Derek Hammer is the president of Hammer Grip & Lighting– Indiana’s largest and most complete lighting and grip equipment rental company–and one of the largest in the Midwest. They specialize in providing grip trucks, dollies, lighting, generators, and grip equipment for commercials, documentaries independent films, industrial videos, corporate events, or still photo shoots.
What type of studio installations have you worked with in the past? Permanent installations or temporary ones as well– I remember you’ve also done some other similar temporary installations in the past for the NFL combine which is pretty cool
We’ve done several types of studio installations with LiteGear products over the last several years both permanent and temporary. We’ve done small permanent installations of Chroma RGB LiteRibbon and LiteMats in a TV station newsroom to create an alternate vignette outside the studio. We’ve incorporated LiteTile into permanent studios for on-site product photography at a food processing machinery manufacturing facility. We’ve installed LiteMat on several corporate and school studios and we’ve used it for several years now on the temporary studios we build for the NFL Combine shows.
How long does it often take to set up an installation for a new studio you are collaborating with? For news station installations in particular, are you ever under any time constraints, where you have to get things up and running in a hurry?
One of the things we like about the LiteGear product is how quickly we can have it up and running. Its lightweight and fast setup mean we can get in and out of TV stations quickly and with less disruption to daily operations. Those installations are always on a time crunch. We have to take down the legacy gear, hang new, and refocus between newscasts, often overnight, or on the weekend, while they’re off-air. We need to move a lot of gear and fast. We can often save the customer from having to build an entirely new temporary set somewhere else. That saves them from the cost of construction, engineering new audio and video paths, and the shock to the viewer of a changing look. This means that studios don’t have to wait for a “set refresh” to take advantage of all the great things LED brings to the table like bulb cost savings, electricity cost savings, HVAC cost savings, labor cost savings, not to mention better-looking and more comfortable talent.
What are some ways you’ve utilized LiteGear products in these installations?
I love LiteTile. One of our customers makes a line of polished stainless-steel industrial food processing machines. These things are so big that they have to be moved with forklifts. They are all stainless and were always a challenge for the customer to light. We’ve been able to make some custom lightbox rigs to fit very specific customer needs in a couple of situations. That has allowed us to capitalize on our fabrication and design strengths while bringing a very functional LiteGear product to the customer that was so flexible that the customer achieved an otherwise impossible look. We utilized wireless DMX control so that their changeovers from one product to the next didn’t get in the way of the forklift and they like the way the light mixes with the other types and brands of fixtures that they also use.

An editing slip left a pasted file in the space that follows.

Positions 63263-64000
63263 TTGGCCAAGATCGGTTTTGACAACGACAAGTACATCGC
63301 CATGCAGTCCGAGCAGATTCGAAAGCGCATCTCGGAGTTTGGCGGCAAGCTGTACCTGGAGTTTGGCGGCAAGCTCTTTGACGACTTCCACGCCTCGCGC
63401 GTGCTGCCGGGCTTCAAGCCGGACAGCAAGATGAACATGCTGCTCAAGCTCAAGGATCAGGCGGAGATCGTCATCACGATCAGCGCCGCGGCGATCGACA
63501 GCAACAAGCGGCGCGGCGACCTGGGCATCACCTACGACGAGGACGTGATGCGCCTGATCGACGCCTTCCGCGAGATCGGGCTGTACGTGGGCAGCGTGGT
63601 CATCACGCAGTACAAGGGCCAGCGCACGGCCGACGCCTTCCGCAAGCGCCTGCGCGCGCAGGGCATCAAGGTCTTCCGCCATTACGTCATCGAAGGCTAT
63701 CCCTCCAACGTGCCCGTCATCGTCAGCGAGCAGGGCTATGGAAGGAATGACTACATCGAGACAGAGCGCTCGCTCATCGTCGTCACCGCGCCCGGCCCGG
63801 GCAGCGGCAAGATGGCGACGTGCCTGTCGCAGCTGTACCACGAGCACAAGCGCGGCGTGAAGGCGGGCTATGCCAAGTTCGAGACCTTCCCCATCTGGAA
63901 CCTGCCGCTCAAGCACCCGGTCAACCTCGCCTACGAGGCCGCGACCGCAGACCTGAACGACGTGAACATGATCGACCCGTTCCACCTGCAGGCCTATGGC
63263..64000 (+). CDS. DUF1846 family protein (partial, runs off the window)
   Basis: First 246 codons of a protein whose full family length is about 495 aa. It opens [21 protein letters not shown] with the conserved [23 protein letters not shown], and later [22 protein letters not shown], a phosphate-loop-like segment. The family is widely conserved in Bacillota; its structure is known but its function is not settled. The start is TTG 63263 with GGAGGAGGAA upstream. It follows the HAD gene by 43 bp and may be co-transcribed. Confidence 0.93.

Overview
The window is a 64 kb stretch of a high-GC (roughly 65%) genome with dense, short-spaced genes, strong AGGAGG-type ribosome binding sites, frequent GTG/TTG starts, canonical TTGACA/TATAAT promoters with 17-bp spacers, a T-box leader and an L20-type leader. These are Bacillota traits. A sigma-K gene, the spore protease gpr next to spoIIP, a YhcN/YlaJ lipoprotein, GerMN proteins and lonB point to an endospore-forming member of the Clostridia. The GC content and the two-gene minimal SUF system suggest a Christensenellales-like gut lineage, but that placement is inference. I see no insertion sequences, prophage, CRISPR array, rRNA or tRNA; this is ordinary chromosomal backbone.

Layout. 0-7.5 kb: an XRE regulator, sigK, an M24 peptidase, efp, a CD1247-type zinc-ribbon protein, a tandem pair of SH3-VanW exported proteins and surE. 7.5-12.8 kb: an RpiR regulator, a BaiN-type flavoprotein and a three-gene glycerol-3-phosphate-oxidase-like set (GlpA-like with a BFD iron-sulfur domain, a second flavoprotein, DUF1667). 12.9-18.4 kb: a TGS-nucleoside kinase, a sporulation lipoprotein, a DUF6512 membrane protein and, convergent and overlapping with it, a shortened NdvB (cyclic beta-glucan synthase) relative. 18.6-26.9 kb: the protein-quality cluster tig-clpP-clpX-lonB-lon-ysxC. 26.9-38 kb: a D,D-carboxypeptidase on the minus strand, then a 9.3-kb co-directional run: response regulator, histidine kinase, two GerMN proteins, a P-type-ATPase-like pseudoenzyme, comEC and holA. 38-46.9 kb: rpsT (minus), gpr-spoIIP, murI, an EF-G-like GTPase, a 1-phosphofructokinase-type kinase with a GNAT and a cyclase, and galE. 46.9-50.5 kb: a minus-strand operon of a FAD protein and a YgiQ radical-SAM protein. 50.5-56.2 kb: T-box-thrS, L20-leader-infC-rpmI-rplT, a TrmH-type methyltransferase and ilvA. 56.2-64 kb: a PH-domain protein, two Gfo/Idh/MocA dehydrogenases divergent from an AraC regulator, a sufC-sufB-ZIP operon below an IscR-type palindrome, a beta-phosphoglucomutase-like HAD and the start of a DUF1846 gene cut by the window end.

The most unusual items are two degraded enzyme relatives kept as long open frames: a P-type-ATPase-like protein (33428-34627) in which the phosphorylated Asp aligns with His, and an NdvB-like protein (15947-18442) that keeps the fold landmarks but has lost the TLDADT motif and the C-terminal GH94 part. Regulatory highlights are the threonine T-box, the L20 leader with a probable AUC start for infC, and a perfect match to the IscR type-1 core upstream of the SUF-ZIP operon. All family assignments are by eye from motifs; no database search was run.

We’ve also built a couple of corporate studios in office buildings. The contractors ripped out office walls and turned them into studios for staff to use. This saved them staff travel time and allowed them to make videos on-the-fly, in-house and on short notice. We’re often working with somewhat novice folks who will be the end-user and the on-camera talent so we try to set up simple, flat, go-anywhere lighting setups on the green screen so they aren’t restricted in where and how they can move. It’s not very artsy lighting but it’s functional and easy for the customer. LiteMats make it fast and easy for us to get a nice even wash on everything and when we tie them into a DMX controller it becomes a single-switch operation for the customer. If they call with problems we can Facetime and look over their issue and usually help them make some adjustments over the phone.
What was the most recent studio installation you’ve worked on? Could you describe what that was like? Are there any that you are currently working on at the moment?
The most recent job we did was a very small one. The customer was a high school that had four old 2K fresnels to light their classroom studio. The instructor called and said he wanted to do some green screen stuff with the students but he was fighting it. The grid was Unistrut and the power was all twist-lock. We were able to set him up with some LiteMats and get proper hardware from The LightSource to hang the lightweight fixtures from the Unistrut. Then, because the power supplies use a readily available IEC power cord we were able to make some custom ones for him with the proper twist-lock connector and length while we were waiting on the shipment of LiteMat to arrive. This turned out to be a fast and efficient installation for the customer to do himself because he didn’t have the budget to hire us to install it for him.